Native American Indians


Seed Sown on Good Soil: Astronomy, Botany, and Medicine in Early American Books

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Perhaps you’ve explored Readex’s five Origins of Modern Science and Technology collections, which include material from the latter half of the twentieth century. For an earlier perspective on the history of science you can also delve into three new digital products:

It may appear counterintuitive to look for science content in material written for children,  or for a distinctly religious audience, or in relation to Native Americans. Consider though that religious leaders were often the most highly educated members of society during America’s formative years. For example, the evangelism of Cambridge-graduate John Eliot in no way diminished his philology in producing his Algonquian Bible in 1663.

Seed Sown on Good Soil: Astronomy, Botany, and Medicine in Early American Books

“Is it proper to call every Indian a savage?”: Early Printed Accounts of the Social Life and Customs of Native Peoples

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Published accounts of the native peoples of North America in the late 18th and early 19th centuries—as depicted in these wide-ranging early American imprints—were varied in accord with the beliefs of the narrators.

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As described in his book below, the Reverend David Jones made two visits “to some nations of Indians on the west side of the River Ohio” in the early 1770s. On his travels he found several churches had been established among the Indians. After leading worship services at them, he remarked, “It was truly pleasing to behold the worship of God here, in a land so lately overspread with heathenish darkness and universal ignorance of God.” He subsequently described “some rude Indians…who had behaved insolently...”

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“Is it proper to call every Indian a savage?”: Early Printed Accounts of the Social Life and Customs of Native Peoples

Powerful New Tools for Digital Humanists: Introducing Readex Text Explorer (RTE)

For ten years or more, faculty and students have been asking Readex to “bring history to life” in new ways. “You have tremendous products,” they tell us, "and we love them. Thank you. We’d love them even more if we could do more than search, retrieve, read, then search again.”

It’s time to bring on the love.

This week Readex launched “Readex Text Explorer” (RTE), a new embedded service to help students, faculty, and researchers understand texts in amazing new ways.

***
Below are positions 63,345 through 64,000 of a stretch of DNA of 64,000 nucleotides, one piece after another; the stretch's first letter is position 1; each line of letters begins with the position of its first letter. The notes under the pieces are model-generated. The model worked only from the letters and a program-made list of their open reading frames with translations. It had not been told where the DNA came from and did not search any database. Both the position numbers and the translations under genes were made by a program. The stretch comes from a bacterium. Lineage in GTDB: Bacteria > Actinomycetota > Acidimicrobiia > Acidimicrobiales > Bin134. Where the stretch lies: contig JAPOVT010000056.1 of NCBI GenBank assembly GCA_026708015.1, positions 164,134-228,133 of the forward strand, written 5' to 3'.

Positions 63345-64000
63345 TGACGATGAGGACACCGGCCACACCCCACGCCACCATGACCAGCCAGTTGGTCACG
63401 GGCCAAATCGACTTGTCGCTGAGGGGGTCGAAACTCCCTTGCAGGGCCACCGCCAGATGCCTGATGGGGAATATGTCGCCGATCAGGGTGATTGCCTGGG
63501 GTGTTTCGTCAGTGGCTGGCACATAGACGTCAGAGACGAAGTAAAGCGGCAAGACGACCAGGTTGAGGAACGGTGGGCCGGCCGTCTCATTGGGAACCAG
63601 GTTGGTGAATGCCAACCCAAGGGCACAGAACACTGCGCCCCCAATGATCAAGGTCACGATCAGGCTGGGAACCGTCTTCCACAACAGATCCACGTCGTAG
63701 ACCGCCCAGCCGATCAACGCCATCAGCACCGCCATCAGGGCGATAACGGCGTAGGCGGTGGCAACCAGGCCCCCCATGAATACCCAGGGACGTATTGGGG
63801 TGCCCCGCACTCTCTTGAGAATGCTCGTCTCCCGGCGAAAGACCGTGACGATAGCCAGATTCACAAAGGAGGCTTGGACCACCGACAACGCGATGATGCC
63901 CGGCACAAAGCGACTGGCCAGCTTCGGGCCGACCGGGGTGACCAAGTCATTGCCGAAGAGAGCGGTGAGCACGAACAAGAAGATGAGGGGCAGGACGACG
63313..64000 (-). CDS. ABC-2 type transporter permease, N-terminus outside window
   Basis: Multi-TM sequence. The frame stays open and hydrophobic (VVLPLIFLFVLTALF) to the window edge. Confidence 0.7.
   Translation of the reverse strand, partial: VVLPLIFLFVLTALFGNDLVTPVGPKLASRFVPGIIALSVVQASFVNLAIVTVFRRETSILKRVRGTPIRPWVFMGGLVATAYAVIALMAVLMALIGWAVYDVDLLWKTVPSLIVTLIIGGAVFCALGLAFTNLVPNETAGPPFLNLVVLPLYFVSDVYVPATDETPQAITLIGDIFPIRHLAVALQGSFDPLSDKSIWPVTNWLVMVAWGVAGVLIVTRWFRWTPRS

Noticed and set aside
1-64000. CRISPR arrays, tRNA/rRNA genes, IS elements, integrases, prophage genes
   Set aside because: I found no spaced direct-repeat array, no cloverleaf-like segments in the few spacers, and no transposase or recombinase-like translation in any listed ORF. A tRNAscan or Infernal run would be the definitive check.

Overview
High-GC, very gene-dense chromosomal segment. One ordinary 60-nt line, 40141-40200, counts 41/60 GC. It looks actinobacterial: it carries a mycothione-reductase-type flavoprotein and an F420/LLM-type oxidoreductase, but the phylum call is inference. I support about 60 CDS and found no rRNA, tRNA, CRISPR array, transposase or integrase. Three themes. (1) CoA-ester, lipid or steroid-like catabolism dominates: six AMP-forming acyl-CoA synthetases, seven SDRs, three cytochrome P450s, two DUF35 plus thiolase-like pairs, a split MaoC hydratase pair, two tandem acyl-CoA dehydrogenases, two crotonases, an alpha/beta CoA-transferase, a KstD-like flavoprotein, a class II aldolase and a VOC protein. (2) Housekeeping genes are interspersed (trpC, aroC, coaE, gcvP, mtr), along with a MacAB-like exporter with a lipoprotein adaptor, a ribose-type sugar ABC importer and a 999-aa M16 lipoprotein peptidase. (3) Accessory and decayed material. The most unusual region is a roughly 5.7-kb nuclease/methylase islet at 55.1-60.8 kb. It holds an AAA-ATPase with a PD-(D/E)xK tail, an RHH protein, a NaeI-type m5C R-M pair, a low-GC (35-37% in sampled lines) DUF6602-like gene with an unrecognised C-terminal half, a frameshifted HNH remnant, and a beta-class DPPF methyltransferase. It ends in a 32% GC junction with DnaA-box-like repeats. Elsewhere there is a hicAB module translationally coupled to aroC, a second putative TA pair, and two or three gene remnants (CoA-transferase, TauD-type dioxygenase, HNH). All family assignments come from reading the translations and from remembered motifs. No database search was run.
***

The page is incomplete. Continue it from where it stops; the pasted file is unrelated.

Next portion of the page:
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RTE is launching with three new collections:

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Each of these collections features the definitive record of its genre or subject from the very beginning (in the 1600s) through the year 1819. The texts cover an endless range of subjects: family, government, Native American relations, child-rearing, health, women’s lives, social commentary, daily life, education, religion, philosophy, politics, and hundreds more.

Powerful New Tools for Digital Humanists: Introducing Readex Text Explorer (RTE)

A Name to Conjure With: Mardi Gras Indians Keep the Faith through the Spirit of Sauk War Leader Black Hawk

The spirit of Black Hawk is alive and well and living in New Orleans. How does the influence of this Sauk war leader inform Creole identity over 250 years after his birth? The answer involves a rich gumbo of Native American and African American culture with dashes of American Spiritualism and the iconography of Buffalo Bill’s Wild West Show.

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Black Hawk (Muk-a-tá-mish-o-ká-kaik) was born to a prominent Sauk family in 1767 in Saukenuk, present-day Rock Island, Illinois. He distinguished himself in battle during numerous campaigns against other Indian tribes and thus became influential although he was not a hereditary chief. Life was good for Black Hawk’s band in the years leading up to the 1820s. But it did not last. Edwin D. Coe recounted Black Hawk’s trajectory in an 1896 pamphlet from Readex’s American Pamphlets:

A Name to Conjure With: Mardi Gras Indians Keep the Faith through the Spirit of Sauk War Leader Black Hawk

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